The EU’s Tandem pilot programme has funded some of Kettle’s work in the Ukraine, and our friends in the Tandem programme have recently written a (draft) comment on the Creative Europe Programme, a significant document for future EU cultural policy. The Creative Europe Programme is a new EU programme for the creative and cultural sectors. […] Read more – ‘Response to the proposed EU Creative Europe Programme’.
George, don’t do that
  Arts funding is back in the headlines, as the Government is hit by the backlash from its Budget decision to restrict tax relief on donations to charity.  Although the changes are almost certain to be enacted, they have united a front of opposition across politics, finance and the arts.  MPs from all parties in […] Read more – ‘George, don’t do that’.
Why do we love our libraries?
Continuing public sector cuts are having a massive impact on library services in England, with many services being forced to close libraries and cut staff and resources.   The one positive aspect of this depressing picture is the growing, visible public support for libraries both at a local and national level, which has brought attention and […] Read more – ‘Why do we love our libraries?’.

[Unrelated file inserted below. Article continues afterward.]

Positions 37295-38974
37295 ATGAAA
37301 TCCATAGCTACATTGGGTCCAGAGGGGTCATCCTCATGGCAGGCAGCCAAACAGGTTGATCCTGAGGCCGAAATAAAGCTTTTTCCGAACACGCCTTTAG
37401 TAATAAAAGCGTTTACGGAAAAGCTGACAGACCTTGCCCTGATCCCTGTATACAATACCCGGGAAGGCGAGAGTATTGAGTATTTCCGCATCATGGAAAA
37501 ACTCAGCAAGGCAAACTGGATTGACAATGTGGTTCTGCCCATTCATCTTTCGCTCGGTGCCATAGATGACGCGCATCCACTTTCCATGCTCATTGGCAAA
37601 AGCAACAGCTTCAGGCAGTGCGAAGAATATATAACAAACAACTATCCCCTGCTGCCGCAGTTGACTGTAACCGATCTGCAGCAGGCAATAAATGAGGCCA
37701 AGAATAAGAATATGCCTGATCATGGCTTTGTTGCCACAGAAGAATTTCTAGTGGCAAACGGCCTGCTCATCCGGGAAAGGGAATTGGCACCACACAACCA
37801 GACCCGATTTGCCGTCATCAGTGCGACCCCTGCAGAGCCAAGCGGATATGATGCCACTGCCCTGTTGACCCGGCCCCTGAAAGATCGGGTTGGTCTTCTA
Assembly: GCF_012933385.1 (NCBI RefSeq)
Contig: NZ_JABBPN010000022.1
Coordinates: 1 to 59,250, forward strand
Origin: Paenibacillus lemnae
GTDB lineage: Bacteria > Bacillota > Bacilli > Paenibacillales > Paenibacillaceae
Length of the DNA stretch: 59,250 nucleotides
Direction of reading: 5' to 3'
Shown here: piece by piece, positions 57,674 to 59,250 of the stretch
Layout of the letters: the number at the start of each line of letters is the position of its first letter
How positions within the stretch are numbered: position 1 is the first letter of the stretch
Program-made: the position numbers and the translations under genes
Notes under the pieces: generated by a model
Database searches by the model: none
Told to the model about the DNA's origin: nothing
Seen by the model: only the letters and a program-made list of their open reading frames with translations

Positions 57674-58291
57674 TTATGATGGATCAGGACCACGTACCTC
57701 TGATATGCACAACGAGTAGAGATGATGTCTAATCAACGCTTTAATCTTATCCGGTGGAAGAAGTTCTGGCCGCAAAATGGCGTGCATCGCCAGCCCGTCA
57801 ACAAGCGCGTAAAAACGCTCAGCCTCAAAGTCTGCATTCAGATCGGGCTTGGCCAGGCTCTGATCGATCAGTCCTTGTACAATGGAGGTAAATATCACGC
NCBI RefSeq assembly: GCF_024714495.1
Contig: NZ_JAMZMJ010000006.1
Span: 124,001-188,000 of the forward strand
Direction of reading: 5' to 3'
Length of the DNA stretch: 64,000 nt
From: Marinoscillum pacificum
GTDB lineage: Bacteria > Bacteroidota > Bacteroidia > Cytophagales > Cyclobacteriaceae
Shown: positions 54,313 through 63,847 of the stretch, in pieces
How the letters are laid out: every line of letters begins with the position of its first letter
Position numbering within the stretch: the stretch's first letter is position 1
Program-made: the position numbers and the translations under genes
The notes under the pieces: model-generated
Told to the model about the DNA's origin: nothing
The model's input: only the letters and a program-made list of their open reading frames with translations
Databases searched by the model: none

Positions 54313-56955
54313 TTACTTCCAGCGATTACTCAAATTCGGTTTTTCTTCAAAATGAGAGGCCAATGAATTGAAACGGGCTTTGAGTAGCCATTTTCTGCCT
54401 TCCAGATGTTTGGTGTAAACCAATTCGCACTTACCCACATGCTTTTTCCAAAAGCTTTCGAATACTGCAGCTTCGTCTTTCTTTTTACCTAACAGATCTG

Panto: audience interaction and attendance
Although people may see it as a poor, slightly bawdy, member of the performing arts family pantomime sees sell-out shows year-on-year at venues where what are perceived to be more high-brow performances struggle to get posteriors on seats. Bawdy it may be, but it has quite a pedigree (traceable back to theatre in Ancient Greece) […] Read more – ‘Panto: audience interaction and attendance’.